It’s an issue that many of us have probably pondered at some point–what is the difference between casting and forging? Loads of companies abide by one or both of these manufacturing processes, but unless you’re intimately familiar with how each one works, it may never occur to you how the process affects the finished product what winds up in your hands.

The blast furnace at Gary Works in Gary, IN.

In this article, we will discuss in some depth what separates casting from forging, as well as a few of the pros and cons you can expect from each manufacturing process.

Some of the pros about casting are versatile size limits, which allow for larger items to be crafted than could be done through forging, as well as obviating the use of complicated and expensive pieces seen in forging, such as tooling and machinery. On the flipside, casting is inferior to forging in that, in many cases, it creates a piece that is homogenous and without a crystallized grain structure, therefore resulting in less uniformity and durability in the finished product. It also gives rise to issues like becoming porous during the deformation (cooling) stage.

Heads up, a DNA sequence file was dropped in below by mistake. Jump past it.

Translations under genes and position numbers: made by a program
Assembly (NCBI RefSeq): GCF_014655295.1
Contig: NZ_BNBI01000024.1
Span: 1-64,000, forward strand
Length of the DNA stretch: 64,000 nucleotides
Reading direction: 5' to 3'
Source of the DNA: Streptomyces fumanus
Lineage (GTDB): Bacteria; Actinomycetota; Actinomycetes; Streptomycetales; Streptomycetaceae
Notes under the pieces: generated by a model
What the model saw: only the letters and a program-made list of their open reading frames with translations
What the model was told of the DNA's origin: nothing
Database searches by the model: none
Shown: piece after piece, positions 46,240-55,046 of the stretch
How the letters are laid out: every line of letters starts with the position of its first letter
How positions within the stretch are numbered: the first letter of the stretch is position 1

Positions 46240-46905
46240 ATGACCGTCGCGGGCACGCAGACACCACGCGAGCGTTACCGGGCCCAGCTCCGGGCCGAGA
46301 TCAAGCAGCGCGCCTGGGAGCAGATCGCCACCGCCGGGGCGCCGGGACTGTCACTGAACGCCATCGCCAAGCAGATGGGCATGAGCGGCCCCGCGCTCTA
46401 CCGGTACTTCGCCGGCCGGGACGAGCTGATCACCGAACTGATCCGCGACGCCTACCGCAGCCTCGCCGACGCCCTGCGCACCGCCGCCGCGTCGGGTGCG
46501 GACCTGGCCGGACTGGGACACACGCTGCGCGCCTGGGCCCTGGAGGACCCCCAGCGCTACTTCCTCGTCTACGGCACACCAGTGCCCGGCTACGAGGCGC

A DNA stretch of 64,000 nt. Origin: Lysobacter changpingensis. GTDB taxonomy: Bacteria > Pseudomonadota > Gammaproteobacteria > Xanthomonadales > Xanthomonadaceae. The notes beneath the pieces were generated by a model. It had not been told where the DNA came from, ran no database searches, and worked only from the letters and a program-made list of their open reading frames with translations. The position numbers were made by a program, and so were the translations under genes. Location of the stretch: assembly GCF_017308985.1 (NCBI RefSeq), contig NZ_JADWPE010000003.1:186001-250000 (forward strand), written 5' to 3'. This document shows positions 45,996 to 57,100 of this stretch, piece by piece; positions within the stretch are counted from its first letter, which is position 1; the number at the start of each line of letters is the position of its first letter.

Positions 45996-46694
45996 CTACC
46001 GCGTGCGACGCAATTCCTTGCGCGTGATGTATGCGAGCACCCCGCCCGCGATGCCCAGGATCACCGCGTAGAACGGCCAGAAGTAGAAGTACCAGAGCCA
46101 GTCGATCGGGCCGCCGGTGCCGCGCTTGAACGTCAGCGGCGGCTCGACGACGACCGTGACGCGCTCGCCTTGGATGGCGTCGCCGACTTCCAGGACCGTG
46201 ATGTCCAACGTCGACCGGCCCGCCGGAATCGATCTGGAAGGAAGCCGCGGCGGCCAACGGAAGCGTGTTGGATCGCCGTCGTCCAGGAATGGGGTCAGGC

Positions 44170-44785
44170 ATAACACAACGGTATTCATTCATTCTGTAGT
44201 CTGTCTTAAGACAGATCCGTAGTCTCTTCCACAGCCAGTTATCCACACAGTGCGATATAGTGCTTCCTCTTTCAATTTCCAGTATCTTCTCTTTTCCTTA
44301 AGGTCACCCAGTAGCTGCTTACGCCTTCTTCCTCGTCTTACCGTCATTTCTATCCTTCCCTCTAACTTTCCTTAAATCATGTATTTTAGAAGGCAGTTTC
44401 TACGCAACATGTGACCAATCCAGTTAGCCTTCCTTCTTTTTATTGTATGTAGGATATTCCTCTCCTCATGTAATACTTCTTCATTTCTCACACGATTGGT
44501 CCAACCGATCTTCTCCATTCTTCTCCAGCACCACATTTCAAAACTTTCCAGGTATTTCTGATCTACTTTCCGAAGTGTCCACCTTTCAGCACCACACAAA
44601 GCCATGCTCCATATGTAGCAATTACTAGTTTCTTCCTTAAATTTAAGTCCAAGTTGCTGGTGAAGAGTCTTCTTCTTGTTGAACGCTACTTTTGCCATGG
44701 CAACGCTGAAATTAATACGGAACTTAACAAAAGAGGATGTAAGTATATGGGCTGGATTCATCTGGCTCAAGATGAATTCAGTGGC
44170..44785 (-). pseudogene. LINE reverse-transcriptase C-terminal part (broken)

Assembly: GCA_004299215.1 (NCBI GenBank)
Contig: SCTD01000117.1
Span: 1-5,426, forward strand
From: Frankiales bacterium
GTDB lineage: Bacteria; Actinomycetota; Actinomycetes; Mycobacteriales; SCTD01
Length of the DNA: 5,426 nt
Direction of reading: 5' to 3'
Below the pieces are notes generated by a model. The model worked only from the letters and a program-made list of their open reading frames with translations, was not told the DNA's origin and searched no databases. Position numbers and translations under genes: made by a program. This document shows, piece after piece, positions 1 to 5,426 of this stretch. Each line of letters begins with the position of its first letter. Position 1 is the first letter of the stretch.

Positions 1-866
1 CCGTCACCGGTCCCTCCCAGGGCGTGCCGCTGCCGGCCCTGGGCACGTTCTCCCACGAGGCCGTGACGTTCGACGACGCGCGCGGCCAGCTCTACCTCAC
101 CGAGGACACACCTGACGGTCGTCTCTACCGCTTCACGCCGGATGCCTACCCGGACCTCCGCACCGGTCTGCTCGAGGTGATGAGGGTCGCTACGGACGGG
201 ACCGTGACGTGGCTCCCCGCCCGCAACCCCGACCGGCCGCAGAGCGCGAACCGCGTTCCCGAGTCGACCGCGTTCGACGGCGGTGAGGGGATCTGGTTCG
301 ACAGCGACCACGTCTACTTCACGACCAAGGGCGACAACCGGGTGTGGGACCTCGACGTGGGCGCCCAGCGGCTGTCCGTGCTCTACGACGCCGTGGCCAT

Similar to casting, the input process for forging involves the same first step of heating the elements to a molten level. However, that’s where the similarities end, as forging metal relies not on conforming to a shape over time, but having a shape beaten out of the metal while it is still in a semi-solid state (a.k.a. billet or ingot). It must then be heat-treated to allow it to cool in a controlled environment.

A forged crankshaft emerges from the press.

One advantage of forging is that it forces the grain structure of the combined metals to reform (i.e. crystallize) without losing shape, which means the finished product will be much more sturdy and reliable than a cast one. Forged pieces also respond better to heat treating, where cast pieces can give way to alloy separation if the temperature is not closely controlled.

The major downfall of forging is simply its high cost of operation, which make the process better suited to limited production runs. Tooling, machinery, personnel and frequent maintenance can quickly become a major expenditure for a business, not to mention complications from using the equipment.

What it comes down to, as with most things in this world, is cost versus benefit. Forging can be expensive, but its durability supersedes that of casting every day of the week; casting, meanwhile, makes sense for parts that will be manufactured for a long time, like frame rails or engine blocks, but not so much for parts that need to survive shock or impact.